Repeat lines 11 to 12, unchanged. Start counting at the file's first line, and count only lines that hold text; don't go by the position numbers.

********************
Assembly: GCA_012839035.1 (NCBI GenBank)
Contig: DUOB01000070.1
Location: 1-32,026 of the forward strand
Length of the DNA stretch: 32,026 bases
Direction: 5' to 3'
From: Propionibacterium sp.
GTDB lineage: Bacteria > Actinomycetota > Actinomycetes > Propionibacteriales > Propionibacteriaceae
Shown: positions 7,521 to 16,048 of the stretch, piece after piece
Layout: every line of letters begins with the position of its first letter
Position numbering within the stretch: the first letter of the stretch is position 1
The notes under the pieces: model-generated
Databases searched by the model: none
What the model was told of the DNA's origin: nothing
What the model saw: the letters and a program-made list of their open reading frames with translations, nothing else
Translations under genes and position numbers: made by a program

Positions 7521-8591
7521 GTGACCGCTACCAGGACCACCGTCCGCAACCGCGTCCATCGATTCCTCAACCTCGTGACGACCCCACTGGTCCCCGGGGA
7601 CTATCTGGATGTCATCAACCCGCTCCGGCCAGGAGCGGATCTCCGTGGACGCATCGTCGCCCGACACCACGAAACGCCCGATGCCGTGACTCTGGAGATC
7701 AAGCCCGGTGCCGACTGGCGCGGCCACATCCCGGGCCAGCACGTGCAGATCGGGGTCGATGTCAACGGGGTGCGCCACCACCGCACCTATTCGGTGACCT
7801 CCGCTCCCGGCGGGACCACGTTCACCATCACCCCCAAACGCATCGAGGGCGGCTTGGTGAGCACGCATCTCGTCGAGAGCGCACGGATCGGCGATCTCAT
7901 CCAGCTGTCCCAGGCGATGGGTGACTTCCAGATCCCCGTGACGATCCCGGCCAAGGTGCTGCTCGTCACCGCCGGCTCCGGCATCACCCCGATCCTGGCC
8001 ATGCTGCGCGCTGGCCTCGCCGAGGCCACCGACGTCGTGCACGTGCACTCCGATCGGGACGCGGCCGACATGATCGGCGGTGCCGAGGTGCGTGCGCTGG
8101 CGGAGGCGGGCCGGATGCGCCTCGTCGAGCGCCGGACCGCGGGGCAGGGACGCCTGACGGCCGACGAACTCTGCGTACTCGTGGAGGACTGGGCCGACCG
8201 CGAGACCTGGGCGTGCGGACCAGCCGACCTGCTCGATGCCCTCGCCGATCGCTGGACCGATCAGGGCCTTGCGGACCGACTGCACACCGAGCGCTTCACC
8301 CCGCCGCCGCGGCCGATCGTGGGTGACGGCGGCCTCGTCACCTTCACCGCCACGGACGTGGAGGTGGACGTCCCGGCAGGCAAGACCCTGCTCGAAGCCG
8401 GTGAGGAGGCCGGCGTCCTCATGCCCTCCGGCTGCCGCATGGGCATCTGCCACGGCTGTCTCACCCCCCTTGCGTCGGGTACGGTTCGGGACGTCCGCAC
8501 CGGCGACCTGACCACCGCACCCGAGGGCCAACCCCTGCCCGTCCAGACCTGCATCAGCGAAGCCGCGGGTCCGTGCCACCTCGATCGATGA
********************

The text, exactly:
The notes under the pieces: model-generated
Databases searched by the model: none